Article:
Article

Cutaneous Leishmaniasis Induces a Transmissible Dysbiotic Skin Microbiota that Promotes Skin Inflammation

Authors:
To read the full-text of this research, you can request a copy directly from the authors.

Abstract

Skin microbiota can impact allergic and autoimmune responses, wound healing, and anti-microbial defense. We investigated the role of skin microbiota in cutaneous leishmaniasis and found that human patients infected with Leishmania braziliensis develop dysbiotic skin microbiota, characterized by increases in the abundance of Staphylococcus and/or Streptococcus. Mice infected with L. major exhibit similar changes depending upon disease severity. Importantly, this dysbiosis is not limited to the lesion site, but is transmissible to normal skin distant from the infection site and to skin from co-housed naive mice. This observation allowed us to test whether a pre-existing dysbiotic skin microbiota influences disease, and we found that challenging dysbiotic naive mice with L. major or testing for contact hypersensitivity results in exacerbated skin inflammatory responses. These findings demonstrate that a dysbiotic skin microbiota is not only a consequence of tissue stress, but also enhances inflammation, which has implications for many inflammatory cutaneous diseases.

No full-text available

Request Full-text Paper PDF

To read the full-text of this research,
you can request a copy directly from the authors.

... In addition to commensal bacteria on the host's skin, recent data show the infection site is also exposed to microbes from the sand fly gut [12]. Ulcerated lesions provide a portal for bacterial invasion, occasionally leading to superinfection [13][14][15]. Staphylococcus and Streptococcus species are the two most common bacterial genera that have been detected in surveys of CL lesion microbiota [13][14][15]. Sand fly midgut microbiota include bacterial species belonging to the families Staphylococcaceae and Streptococcaceae within the phylum Firmicutes [16,17]. ...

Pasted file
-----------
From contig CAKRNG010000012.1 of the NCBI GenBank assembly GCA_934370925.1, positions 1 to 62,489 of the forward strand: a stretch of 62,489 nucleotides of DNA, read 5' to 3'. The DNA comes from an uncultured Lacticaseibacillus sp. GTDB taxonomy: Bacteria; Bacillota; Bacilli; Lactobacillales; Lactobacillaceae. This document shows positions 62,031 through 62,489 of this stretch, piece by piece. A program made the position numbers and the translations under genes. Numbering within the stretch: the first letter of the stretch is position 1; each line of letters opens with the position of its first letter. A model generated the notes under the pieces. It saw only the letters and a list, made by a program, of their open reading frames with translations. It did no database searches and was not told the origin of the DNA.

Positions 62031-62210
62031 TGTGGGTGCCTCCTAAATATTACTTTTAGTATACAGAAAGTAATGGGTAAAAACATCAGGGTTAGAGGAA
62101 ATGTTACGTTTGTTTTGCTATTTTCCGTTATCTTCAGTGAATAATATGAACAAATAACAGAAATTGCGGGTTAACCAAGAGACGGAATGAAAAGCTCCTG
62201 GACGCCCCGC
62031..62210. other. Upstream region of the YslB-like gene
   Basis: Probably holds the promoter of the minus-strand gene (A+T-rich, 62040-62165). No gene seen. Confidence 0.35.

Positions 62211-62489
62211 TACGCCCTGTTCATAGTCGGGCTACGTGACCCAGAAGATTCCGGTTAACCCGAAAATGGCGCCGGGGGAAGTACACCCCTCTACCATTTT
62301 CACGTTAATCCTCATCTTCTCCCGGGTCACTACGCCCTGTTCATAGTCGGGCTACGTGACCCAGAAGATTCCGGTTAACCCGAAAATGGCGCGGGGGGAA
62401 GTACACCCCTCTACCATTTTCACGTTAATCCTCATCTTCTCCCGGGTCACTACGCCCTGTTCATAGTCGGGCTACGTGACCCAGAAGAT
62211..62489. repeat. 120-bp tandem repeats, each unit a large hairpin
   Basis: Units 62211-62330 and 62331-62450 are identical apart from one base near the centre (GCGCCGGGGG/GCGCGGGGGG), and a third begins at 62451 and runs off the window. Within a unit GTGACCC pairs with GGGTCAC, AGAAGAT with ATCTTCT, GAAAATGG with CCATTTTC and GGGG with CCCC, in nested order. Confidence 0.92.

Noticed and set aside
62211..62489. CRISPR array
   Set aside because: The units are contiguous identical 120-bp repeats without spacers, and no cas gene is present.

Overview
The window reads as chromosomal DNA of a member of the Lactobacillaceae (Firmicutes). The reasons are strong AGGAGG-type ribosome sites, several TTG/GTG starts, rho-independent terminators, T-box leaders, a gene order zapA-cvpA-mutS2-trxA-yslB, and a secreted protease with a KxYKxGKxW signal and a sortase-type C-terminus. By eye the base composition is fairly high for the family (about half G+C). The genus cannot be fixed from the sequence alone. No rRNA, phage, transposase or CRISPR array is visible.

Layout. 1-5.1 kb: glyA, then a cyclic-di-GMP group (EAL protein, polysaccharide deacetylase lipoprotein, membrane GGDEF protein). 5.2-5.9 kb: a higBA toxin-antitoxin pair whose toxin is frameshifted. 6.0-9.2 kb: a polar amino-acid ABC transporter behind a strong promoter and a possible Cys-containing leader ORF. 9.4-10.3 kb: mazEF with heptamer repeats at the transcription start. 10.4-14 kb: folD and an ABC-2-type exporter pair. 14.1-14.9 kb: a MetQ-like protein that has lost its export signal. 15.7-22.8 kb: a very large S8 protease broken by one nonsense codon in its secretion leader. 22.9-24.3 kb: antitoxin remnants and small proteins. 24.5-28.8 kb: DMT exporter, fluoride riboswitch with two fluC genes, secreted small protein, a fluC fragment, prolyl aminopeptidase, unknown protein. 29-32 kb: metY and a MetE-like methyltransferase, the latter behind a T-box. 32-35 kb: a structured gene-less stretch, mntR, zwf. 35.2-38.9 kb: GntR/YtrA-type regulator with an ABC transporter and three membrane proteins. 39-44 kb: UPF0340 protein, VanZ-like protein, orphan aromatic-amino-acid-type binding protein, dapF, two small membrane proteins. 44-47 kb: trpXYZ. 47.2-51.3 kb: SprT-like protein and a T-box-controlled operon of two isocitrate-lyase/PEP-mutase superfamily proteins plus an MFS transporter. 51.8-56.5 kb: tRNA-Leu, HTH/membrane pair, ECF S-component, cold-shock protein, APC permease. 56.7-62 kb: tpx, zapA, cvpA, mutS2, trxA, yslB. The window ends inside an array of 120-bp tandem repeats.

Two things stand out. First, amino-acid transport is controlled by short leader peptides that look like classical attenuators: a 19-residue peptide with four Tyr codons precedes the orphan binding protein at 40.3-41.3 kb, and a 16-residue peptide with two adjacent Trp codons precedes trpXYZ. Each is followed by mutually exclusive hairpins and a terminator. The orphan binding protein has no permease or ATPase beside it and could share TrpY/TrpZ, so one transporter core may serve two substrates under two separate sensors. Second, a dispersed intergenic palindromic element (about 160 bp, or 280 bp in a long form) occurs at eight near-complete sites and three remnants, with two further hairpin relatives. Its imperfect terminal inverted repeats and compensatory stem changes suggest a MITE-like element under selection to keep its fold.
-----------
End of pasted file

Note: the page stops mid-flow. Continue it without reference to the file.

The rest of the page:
... Ulcerated lesions provide a portal for bacterial invasion, occasionally leading to superinfection [13][14][15]. Staphylococcus and Streptococcus species are the two most common bacterial genera that have been detected in surveys of CL lesion microbiota [13][14][15]. Sand fly midgut microbiota include bacterial species belonging to the families Staphylococcaceae and Streptococcaceae within the phylum Firmicutes [16,17]. ...
... This led us to use a murine model of CL to examine the phenotypic effects of bacteria introduced at different times or body site locations relative to the L. major parasitic infection. We chose to use S. aureus, a bacterium found in the sand fly gut [16] and commonly present at the site of human CL lesions [13][14][15], at a subclinical 10 4 bacterial colony-forming units (CFUs) dose, which results in detectable but minimal swelling, and no ulceration in murine skin (S1 Fig). The simultaneous administration of L. major and S. aureus (L+S in figures) at a single site led to a significant and pronounced exacerbation of pathology compared to mice infected with either L. major or S. aureus alone (Lm or Sa in figures) (Fig 1). ...
Article
Full-text available